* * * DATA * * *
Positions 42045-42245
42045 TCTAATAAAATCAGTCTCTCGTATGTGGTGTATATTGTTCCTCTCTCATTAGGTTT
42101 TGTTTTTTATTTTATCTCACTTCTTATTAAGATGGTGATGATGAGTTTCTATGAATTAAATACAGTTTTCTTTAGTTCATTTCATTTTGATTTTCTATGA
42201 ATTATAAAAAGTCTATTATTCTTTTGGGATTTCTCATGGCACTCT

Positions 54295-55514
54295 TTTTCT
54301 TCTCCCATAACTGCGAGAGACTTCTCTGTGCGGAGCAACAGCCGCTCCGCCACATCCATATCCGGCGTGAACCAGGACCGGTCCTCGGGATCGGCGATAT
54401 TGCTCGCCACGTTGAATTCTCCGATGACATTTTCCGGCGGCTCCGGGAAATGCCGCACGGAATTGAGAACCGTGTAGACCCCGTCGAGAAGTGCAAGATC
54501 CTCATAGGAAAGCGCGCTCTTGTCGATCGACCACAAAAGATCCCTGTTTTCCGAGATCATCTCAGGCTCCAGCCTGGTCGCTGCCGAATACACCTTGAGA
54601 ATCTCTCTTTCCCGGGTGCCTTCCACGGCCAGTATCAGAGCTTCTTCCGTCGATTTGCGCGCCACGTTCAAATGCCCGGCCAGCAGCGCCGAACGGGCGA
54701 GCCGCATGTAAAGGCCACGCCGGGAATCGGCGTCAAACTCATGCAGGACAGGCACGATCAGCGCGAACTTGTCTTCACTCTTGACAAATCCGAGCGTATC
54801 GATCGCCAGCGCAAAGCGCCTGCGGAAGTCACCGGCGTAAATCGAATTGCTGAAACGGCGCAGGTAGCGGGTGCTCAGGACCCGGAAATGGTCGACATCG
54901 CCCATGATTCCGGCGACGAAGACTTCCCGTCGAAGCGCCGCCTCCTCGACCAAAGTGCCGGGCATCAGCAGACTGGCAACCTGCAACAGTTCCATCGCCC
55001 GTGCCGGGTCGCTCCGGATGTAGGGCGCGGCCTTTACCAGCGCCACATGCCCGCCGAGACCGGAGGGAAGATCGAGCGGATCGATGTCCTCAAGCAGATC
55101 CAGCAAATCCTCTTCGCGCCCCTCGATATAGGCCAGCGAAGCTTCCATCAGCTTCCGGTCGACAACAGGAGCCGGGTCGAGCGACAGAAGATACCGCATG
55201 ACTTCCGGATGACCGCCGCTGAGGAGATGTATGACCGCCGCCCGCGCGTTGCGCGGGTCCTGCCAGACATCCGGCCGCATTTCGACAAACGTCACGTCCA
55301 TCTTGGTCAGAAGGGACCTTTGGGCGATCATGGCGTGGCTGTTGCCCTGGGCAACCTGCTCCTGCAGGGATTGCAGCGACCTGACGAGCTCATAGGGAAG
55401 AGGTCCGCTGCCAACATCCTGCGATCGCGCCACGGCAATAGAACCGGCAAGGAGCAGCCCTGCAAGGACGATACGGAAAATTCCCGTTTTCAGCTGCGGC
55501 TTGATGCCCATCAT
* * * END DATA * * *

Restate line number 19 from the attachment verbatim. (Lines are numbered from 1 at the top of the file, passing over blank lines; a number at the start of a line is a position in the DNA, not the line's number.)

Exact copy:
55501 TTGATGCCCATCAT